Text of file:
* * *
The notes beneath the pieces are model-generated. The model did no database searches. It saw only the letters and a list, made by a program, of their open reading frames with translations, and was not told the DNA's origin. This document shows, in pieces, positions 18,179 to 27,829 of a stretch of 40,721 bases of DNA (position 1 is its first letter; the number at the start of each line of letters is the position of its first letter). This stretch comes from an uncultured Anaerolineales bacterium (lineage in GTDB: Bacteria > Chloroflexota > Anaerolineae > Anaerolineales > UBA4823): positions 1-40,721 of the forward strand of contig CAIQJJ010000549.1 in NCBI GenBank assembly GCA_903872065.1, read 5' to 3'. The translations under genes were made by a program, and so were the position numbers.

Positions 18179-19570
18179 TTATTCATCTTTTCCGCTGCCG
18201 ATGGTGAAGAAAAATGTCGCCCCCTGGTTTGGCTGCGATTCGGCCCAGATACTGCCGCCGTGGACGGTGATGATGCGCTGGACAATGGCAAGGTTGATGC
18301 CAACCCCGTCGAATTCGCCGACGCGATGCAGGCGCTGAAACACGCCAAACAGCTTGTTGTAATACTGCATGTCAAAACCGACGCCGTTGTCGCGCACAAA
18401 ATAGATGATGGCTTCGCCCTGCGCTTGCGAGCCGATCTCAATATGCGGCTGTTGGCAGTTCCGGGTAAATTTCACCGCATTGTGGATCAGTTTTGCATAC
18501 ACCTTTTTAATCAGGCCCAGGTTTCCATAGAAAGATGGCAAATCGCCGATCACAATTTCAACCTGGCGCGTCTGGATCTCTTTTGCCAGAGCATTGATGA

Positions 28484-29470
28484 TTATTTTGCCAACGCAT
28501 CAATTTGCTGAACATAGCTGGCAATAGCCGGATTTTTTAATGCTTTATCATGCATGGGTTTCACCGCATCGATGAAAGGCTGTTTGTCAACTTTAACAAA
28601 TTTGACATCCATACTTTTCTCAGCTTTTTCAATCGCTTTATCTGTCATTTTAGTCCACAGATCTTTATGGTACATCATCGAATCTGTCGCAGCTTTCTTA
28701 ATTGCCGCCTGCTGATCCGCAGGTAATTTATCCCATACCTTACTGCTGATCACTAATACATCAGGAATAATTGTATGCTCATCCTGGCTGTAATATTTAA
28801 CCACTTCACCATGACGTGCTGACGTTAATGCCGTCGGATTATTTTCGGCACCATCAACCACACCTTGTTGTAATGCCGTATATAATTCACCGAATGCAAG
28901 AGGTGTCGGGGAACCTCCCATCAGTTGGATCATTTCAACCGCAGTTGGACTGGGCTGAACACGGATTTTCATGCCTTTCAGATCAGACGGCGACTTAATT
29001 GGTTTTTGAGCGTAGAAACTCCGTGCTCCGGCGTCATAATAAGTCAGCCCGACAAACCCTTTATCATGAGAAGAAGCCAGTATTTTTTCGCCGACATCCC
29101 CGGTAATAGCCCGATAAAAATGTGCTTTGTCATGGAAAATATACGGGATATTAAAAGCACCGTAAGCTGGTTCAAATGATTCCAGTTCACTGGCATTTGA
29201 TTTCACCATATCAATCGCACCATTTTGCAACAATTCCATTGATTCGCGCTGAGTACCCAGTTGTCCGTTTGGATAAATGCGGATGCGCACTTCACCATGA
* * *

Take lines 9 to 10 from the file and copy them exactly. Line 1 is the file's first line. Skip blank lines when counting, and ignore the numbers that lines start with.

28484 TTATTTTGCCAACGCAT
28501 CAATTTGCTGAACATAGCTGGCAATAGCCGGATTTTTTAATGCTTTATCATGCATGGGTTTCACCGCATCGATGAAAGGCTGTTTGTCAACTTTAACAAA